There are a few games that fall in the category of random and weird that I enjoy, and then there are those who share the same genre yet are confusing and just too crazy. Chester falls somewhere in between the two for me. Chester is a side scrolling shooter similar to games like “Jazz the Jackrabbit” or “Cosmo’s Cosmic Adventure” due to its plethora of random creatures and scenery. There really is no adventure or story to Chester, you simply navigate your way through 2D mazes while avoiding spiked walls and enemies. Admittedly, the game itself is very creative and ambitious to implement a multiple scenario system. At any point during gameplay the player can choose between seven different ‘scenes’ and 12 different characters. Each character can be bought on the main screen using stamps collected through each level. Upon purchase, the character is randomly assigned one of 3 different elements; water, grass or fire. Each of these are in turn effective against each other in a cyclic fashion, water beats fire, fire beats grass, and grass beats water. At any time, these elements can be rerolled on the main screen but is completely random. In the levels, the player can then switch between characters to fend off enemies of the same elemental types. The scene system can be changed during gameplay too and implements a new art style of the background for each scene. This can be beneficial for the player as some scenes make collectable items or enemies stand out. In addition, the scenes offer various benefits such as increased drop rate of items, lower gravity, and faster movement and so on. The difficulty system is rather accurate and well defined. Easy mode grants 1-2 hits before an enemy is defeated and the player takes minimal damage. The hardest difficulty can be frustrating as almost everything destroys you instantly. There is a reward system based off how many levels you complete on which difficulty which provides a great incentive for at least attempting higher difficulties. Every level also has three hidden collectable items: frosting, a spork, and a ship part. While random, the complete collection of each item grants awesome bonuses.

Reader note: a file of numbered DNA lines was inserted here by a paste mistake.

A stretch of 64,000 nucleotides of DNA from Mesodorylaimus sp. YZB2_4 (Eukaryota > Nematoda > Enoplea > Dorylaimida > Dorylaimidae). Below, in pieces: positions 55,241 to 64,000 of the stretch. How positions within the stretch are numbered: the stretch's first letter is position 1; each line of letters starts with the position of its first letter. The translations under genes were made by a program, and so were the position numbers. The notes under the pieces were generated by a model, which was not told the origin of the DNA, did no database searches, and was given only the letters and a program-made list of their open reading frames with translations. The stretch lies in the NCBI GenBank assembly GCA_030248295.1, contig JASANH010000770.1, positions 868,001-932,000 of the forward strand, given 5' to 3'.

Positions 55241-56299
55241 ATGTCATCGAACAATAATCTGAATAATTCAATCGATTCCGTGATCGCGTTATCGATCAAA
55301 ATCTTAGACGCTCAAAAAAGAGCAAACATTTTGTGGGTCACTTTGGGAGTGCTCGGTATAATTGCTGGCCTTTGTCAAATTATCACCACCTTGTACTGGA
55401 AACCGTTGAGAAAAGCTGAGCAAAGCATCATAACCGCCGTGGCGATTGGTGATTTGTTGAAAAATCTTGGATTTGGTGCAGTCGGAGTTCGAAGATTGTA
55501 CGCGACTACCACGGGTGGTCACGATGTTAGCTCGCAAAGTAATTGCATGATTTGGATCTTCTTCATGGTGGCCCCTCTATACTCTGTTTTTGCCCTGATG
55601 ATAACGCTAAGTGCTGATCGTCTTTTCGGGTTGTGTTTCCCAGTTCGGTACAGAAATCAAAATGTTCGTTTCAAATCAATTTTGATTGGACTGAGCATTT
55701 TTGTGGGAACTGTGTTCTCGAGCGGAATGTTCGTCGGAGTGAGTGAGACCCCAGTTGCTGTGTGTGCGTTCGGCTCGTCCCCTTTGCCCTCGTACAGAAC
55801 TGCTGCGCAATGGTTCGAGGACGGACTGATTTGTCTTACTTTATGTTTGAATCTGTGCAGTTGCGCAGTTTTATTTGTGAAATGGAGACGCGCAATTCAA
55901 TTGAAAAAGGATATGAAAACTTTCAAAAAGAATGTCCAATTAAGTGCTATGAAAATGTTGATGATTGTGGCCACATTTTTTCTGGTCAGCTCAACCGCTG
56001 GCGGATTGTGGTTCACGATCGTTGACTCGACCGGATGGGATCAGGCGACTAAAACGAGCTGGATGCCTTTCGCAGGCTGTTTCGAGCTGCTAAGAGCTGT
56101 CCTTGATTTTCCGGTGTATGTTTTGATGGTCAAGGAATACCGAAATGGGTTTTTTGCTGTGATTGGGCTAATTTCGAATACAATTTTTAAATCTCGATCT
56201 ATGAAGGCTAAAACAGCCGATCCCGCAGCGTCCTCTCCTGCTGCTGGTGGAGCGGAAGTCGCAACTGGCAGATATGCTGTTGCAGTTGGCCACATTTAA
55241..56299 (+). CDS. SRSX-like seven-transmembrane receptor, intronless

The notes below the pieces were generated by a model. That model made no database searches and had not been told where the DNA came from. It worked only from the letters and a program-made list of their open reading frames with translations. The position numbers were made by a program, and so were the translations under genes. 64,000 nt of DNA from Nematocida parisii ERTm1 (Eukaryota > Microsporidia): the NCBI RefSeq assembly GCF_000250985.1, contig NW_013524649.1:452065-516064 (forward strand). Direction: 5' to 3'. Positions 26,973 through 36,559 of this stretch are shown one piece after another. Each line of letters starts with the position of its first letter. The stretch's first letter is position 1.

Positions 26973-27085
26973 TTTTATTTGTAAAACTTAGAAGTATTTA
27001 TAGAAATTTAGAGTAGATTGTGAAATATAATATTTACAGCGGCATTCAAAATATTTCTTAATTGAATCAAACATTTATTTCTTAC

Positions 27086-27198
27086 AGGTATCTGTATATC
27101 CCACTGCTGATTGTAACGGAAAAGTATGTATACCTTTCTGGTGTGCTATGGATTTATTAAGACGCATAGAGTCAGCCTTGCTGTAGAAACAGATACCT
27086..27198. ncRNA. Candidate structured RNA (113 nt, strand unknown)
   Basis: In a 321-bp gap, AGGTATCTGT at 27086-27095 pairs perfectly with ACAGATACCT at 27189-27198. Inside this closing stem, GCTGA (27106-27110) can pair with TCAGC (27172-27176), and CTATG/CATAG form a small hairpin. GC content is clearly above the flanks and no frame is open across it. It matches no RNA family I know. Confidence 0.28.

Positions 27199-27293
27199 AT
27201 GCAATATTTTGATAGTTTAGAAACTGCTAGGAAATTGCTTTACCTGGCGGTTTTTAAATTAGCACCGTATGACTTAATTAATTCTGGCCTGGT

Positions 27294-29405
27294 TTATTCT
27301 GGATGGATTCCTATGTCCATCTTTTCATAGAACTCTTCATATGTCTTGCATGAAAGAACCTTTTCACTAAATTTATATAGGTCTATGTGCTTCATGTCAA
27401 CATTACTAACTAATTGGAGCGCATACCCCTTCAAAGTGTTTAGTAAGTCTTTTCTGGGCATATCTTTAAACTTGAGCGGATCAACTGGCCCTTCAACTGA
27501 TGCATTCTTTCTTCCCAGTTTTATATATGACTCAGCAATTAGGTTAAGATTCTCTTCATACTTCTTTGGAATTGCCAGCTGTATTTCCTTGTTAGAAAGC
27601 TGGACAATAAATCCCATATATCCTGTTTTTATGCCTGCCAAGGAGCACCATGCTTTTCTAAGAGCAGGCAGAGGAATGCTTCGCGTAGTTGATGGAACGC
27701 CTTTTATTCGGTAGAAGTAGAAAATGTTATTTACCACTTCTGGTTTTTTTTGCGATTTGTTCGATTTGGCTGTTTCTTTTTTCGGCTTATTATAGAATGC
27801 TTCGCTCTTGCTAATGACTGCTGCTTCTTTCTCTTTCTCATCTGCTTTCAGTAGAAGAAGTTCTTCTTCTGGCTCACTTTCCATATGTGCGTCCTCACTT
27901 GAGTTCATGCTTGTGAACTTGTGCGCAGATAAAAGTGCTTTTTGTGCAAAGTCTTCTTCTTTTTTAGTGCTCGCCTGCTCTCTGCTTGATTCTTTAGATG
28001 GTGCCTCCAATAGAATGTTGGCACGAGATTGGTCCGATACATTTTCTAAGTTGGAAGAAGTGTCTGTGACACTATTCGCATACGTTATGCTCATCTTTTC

My main frustration with Chester stemmed from a few complications in gameplay. Mainly that the graphics and visual combinations often put a strain on my eyes. I think the hand drawn backgrounds, characters and enemies are brilliantly creative, but they are rough around the edges. Many glitch into the ground or can appear randomly which is devastating if you’re playing on the “D:” difficulty. The wall jump system is fun but can be frustrating as it’s not always responsive, especially in delicate situations. Void of any plot, the game itself almost feels like a bad trip. The music is surprisingly fitting, a soothing array of acoustic, synthetic, and electric, but is offset by the voiced creature and character grunts and growls. Starting a level over, you are greeted with a five second disgruntled gurgle of your character which becomes rather annoying eventually. Every playable character has a different projectile and special attack which can be combined by switching to other characters providing outrageous results ranging from rainbow explosions to slowed time to lobbing bowling balls. Generally, I believe this game has a very creative system with original art and mechanics but felt as if production was rushed. The control layout is odd and have XBOX assignments, but these can be changed if you exit the game and open a separate file. Chester has great promise, but I feel it needs just a little refining.
You can demo or purchase the game on Desura. The game is also available from the Xbox Live Indie Games marketplace, which also has a demo. Also, check out the official website of Brilliant Blue-G (if you fancy it!).
GAME NAME: Chester
DEVELOPER(S): Brilliant Blue-G
PLATFORM(S): PC, Xbox 360
RELEASE DATE(S): 31st August, 2011